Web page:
This month saw Elon Musk, the great serial entrepreneur and innovator, unveil a revolutionary transport idea named Hyperloop. Musk, the founder of PayPal, SpaceX and Tesla, is suggesting that passengers and freight can be shot through tubes at almost the speed of sound, essentially using magnets and fans to fire transport capsules through an underground system, floating on a cushion of air. When he suggests that this is a viable idea for transport between Los Angeles and San Francisco (and could be vastly more economic than a high-speed train currently under development), the world is right to take notice. Musk is a man with a track record of delivering on his vision.
Interestingly Musk's vision for revolutionising the railways was hitting the headlines at the same time that PayPal, the most well-known of the companies he founded, promised to revolutionise the world of payments by harnessing mobile and cloud infrastructure to allow users pay for items in-store just by presenting their faces. The technology is being trialled by Richmond High Street and means people can head to the shops armed with just their phones, leaving the wallet behind.
Budding business owners and innovators in the UK should look at Elon Musk's technical and corporate success and be inspired. He's worth an estimated $570 million USD, he taught himself computer programming, and by the age of 12 he sold his first programme for about $500. It's clear that Musk is an innovator that can build powerful companies able to harness technology for new business and social application, again and again.
Yet Musk is quoted in the BBC saying, "I get a little sad when things are not getting better in the future."
This is a common feeling among entrepreneurs - they want to change the world for the better. And if entrepreneurs bring innovations ranging from electronic payments that remove the need to remember or insecurely store important financial data, to knocking hours off the commute, they are clearly putting a lot back into society at-large as well as creating jobs and wealth.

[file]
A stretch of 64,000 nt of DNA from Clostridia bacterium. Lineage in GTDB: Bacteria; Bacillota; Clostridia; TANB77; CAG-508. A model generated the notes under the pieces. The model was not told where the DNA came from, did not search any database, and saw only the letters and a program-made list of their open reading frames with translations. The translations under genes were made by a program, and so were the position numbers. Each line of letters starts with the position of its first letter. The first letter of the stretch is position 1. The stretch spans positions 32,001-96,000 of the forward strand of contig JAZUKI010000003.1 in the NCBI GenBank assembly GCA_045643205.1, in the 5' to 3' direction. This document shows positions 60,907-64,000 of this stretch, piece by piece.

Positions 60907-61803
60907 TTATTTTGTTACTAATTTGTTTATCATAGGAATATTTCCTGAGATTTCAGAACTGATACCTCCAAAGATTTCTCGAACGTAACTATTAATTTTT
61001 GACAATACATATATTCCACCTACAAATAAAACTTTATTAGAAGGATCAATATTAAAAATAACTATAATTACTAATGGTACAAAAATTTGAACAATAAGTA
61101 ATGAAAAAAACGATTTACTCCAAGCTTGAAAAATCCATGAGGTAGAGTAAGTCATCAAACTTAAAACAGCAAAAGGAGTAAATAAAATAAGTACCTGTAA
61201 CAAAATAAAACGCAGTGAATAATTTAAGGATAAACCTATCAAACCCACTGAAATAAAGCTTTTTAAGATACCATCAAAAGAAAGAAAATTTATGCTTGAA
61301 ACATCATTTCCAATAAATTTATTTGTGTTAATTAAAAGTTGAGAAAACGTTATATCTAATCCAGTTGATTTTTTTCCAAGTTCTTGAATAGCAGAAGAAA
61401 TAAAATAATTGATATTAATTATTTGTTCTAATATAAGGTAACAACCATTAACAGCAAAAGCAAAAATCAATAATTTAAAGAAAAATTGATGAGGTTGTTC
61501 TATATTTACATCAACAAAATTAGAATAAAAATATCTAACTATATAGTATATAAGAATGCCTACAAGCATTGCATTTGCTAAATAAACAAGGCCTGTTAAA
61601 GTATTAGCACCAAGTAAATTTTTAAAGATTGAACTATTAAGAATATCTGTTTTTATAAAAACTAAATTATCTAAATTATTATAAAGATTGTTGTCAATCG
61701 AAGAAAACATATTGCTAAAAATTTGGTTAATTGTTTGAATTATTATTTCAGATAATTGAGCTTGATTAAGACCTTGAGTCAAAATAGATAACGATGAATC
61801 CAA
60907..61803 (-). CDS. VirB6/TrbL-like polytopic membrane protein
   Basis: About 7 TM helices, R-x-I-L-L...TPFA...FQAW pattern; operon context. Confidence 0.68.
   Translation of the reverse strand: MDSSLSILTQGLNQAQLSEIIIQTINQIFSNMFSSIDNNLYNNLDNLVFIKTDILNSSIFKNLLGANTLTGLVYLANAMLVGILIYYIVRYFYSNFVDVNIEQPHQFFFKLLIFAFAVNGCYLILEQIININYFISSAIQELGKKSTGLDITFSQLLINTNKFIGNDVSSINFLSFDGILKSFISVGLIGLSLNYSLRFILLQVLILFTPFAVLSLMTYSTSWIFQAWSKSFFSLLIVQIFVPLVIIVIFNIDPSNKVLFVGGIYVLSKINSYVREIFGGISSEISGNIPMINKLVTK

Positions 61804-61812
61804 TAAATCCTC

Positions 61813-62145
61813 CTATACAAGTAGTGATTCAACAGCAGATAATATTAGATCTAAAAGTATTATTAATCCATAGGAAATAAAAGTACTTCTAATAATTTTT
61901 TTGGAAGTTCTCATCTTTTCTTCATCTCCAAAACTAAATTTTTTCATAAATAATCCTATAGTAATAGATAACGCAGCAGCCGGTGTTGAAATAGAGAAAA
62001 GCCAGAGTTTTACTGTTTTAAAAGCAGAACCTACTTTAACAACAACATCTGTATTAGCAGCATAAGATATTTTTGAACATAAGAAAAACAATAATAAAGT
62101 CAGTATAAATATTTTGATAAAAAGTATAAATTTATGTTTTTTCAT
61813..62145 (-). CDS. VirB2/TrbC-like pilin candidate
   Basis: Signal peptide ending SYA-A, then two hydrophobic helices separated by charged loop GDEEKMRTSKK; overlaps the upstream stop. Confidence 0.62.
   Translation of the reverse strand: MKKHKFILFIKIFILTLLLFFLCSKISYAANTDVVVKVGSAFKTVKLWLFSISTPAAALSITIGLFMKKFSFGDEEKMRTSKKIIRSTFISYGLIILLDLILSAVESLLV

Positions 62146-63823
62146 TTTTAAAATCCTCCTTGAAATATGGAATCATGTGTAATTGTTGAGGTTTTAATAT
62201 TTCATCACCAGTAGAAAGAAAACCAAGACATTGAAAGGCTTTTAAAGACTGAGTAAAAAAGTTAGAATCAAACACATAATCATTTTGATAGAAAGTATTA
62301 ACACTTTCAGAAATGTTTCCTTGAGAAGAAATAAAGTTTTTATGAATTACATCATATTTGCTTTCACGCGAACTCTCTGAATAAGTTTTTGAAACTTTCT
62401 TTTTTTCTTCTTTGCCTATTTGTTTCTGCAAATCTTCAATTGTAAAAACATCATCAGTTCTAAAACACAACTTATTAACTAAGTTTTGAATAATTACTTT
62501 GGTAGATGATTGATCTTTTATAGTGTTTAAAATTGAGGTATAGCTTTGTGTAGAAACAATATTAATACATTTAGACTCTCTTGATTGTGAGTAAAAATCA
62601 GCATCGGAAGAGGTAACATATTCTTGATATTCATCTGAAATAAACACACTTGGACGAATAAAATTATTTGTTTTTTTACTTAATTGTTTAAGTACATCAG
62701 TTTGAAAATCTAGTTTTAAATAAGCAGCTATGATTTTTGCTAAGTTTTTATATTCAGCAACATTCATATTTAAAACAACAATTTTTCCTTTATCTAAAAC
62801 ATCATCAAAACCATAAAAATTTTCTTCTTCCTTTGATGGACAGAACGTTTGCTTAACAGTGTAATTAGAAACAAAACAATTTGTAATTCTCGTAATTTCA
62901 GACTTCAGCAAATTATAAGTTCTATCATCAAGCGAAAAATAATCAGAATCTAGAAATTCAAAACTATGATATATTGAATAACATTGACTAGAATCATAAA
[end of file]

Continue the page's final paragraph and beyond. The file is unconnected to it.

I sincerely believe that we need more technology visionaries like Musk to help make the world and our society better, and there is no reason that the UK can't produce them.
We are fortunate to live at a time when the technology to support such visionaries is widely available, be they as mould-breaking as Elon, or as worthy as those just looking to set-up local businesses. From the arrival of 3D printing, increasing availability of high data speed mobile infrastructure and recognition attributed to the importance of coding skills, technology has never been cooler.
From time-saving software to the force-multiplier that is cloud computing we are living in exciting times! With a great idea, a determination to realise that vision and the right application of technology, then lives are changed and fortunes made.
Neelie Kroes, the Vice-President of the European Commission is a prominent cloud evangelist. Neelie says, "If your ambitions don't extend beyond national borders, they don't extend far enough," and points out that "for businesses - especially small businesses - to have IT as flexible, nimble and innovative as they are, without massive start-up costs... the cloud boost is worth hundreds of billions of euros to our [European] economy..." So businesses in the UK, large or small, domestic or international in outlook have a lot to look forward to with such a prominent technology supporter.
Such visionaries show that a brave new world of innovation and growth is within our grasp.
But visionaries are just one aspect. The government has made steps with Tech City and attempted to encourage banks to lend more to businesses - but many would argue that these actions don't go far enough to give UK businesses the access to cash and infrastructure that will truly support a new wave of visionaries and power UK success.
My challenge to government and the banks is to think bigger and brighter so that the next wave of innovators can dream bigger and act upon their ambitions. The next million pound idea could be just moments away - but innovation is a two-way street. Society is creating innovators, but innovators need an infrastructure fit for the 21st century.
Let's give them the tools to get the job done. It's in everyone's benefit.Suggest a correction